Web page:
Connect with us

Economy

Accelerating Growth and Job Creation with a Better Business Environment

Published

on

city business

Before taking up my role as the Resident Representative of the World Bank in Jamaica, I was posted in Tbilisi in Georgia, located at the intersection of Eastern Europe and Western Asia. Georgia, a small country with a population of 3.7 million people, has made sweeping economic reforms. It moved from a near-failed state in 2003 to a relatively well-functioning market economy when I moved there in 2016. This was achieved by significant policy and institutional reforms, including combatting corruption, amendments to labor and tax codes, and deep business regulation reforms. These investment climate initiatives were accompanied by interventions in healthcare, public administration and the justice system. 

Georgia has been praised as a ‘top reformer’ and rose in prominent international rankings such as Ease of Doing Business and the Transparency Corruption Perception index. In fact, the country entered the top 25 of the World Bank’s Ease of Doing Business ranking in 2008 and rose to 6th in the world in 2019. 

Jamaica has set out to achieve a similarly ambitious agenda to become Top 10 in the world in the Ease of Doing Business rankings. To achieve this, the National Competitiveness Council, Planning Institute of Jamaica, Jamaica Promotions Corporation, and other organizations are working together to make it easier to conduct business in Jamaica.

This is an ambitious challenge, but as the example of Georgia has shown, it is attainable when well-prioritized and coordinated foundational work for growth and competitiveness is advanced. Punching above weight, breaking records, and impressive recovery appears to be in Jamaica’s DNA, as the country has persevered after many challenges and has come back stronger. That is why we at the World Bank have been supporting Jamaica on this very ambitious agenda of business climate reforms since 2014 under the Foundations for Competitiveness and Growth agenda, with financing of US$50 million.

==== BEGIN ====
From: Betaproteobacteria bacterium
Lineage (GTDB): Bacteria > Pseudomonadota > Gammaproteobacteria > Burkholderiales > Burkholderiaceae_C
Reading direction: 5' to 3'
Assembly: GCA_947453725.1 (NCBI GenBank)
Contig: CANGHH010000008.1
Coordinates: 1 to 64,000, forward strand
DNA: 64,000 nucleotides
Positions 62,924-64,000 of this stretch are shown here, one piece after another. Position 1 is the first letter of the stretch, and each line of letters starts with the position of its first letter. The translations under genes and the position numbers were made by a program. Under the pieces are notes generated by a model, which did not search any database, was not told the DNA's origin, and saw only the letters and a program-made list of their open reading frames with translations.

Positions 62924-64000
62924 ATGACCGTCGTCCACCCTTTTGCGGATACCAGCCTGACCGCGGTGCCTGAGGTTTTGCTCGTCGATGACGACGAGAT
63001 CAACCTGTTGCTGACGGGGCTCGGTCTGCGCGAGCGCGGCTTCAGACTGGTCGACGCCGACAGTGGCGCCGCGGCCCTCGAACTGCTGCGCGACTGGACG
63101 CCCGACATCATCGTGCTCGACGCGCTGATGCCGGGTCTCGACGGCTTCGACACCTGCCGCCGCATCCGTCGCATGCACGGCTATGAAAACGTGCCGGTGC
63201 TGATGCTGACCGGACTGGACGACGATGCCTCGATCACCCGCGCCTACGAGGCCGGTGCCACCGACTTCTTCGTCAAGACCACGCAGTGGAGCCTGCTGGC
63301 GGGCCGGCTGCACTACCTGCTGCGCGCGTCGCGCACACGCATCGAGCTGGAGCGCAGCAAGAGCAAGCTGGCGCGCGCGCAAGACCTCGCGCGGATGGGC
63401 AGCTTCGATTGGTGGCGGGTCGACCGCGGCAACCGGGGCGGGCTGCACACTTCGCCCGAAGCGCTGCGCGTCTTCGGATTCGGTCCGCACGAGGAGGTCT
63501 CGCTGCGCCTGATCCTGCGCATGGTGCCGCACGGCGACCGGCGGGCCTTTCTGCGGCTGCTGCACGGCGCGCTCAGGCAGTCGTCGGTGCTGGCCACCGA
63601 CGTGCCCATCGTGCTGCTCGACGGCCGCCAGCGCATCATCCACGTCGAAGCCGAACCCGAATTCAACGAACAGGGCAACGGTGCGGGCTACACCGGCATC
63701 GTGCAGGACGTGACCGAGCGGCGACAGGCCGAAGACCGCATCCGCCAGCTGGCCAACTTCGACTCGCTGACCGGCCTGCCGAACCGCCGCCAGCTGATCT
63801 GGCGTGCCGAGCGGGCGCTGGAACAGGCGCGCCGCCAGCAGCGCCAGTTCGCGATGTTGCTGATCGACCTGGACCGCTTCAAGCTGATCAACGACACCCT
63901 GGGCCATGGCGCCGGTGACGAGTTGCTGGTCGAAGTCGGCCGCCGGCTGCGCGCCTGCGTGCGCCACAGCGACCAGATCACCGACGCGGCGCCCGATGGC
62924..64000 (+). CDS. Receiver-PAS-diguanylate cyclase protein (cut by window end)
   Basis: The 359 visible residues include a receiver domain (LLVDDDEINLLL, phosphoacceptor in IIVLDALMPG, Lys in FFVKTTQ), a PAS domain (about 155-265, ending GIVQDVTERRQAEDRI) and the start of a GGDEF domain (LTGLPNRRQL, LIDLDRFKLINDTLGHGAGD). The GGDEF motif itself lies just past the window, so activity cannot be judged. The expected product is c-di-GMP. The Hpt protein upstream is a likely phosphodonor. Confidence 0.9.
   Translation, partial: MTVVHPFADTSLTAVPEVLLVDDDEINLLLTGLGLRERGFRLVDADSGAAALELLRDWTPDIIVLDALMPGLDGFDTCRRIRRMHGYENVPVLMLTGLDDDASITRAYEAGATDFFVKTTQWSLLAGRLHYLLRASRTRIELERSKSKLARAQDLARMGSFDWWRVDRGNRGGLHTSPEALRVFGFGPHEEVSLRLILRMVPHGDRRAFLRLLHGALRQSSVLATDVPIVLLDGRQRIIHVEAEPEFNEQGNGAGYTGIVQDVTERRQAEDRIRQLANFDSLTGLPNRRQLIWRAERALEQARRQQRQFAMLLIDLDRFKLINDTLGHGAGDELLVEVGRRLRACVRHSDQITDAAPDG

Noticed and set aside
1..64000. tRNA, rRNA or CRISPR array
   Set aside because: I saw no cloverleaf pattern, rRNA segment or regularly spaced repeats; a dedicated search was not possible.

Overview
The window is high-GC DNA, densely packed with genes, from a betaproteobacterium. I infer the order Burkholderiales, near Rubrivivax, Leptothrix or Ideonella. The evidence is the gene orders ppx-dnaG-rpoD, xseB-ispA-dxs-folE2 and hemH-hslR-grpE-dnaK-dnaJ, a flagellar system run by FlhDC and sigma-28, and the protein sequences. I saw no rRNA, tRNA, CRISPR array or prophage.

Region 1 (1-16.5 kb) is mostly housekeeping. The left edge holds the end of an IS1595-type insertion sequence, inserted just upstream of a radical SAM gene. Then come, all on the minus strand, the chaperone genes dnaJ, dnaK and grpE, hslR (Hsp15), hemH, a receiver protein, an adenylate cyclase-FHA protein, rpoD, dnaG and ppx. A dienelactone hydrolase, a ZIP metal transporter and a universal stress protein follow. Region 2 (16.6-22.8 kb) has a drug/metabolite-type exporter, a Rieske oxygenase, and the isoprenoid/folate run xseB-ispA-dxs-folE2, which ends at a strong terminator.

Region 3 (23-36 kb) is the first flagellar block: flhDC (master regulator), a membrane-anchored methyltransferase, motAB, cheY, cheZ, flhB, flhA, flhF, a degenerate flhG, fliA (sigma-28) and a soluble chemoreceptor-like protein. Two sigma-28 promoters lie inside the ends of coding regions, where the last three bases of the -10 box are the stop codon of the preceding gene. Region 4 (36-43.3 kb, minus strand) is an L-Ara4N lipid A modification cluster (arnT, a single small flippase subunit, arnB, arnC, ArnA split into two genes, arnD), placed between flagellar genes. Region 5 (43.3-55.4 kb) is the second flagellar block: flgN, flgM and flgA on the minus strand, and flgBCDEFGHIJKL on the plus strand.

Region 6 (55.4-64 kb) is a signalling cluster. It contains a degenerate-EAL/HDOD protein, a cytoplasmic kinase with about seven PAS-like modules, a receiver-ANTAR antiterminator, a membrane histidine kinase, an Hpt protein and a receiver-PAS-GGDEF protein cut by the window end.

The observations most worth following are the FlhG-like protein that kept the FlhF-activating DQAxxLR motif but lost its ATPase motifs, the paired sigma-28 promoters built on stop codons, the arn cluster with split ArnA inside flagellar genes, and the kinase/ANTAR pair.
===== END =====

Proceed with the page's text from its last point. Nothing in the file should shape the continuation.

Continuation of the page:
While there has been steady progress in improving Jamaica’s business climate, there is still much work to be done if the engine of growth is expected to be a competitive, innovative, and thriving private sector. Establishing an effective business environment, and incentives to foster private and public collaboration and linkages, are important elements to fostering economic success. 

Laying the Foundations for Growth and Competitiveness

Recently the World Bank provided additional financing of US$10 million for the Foundations for Growth and Competitiveness Project. These funds will build upon the work being done by the Government to remove bottlenecks in several critical areas that restrict business success and to support initiatives that foster a private sector-led recovery. Since 2014, we have helped strengthen the business environment in Jamaica and provided more direct benefits, in the form of credit lines and grants, to private sector companies. 

The additional financing for the Foundations for Growth and Competitiveness initiative is expected to have both short-term effects as well as longer-term impact. For example, firms will soon benefit from faster debt resolution due to improved insolvency frameworks and online mediation. In the future, there will be other legislative, regulatory and institutional reforms that are intended to create an enabling environment for the private sector growth.

The International Finance Corporation (IFC), a part of the World Bank Group, is working in parallel to support other reform areas, such as implementing electronic land titles and creating efficiencies in land transactions.  

Public Sector as the enabler of investments and innovation

But a ‘21st century’ private sector needs a ‘21st century’ public sector with enabling Government policies, strong institutions, and efficient public goods and services. Government and its agencies play a key role in creating this environment in which the private sector can thrive, create jobs, and support poverty alleviation. Thus, a key feature of such an environment is developing strong institutions that implement, oversee, and regulate policies.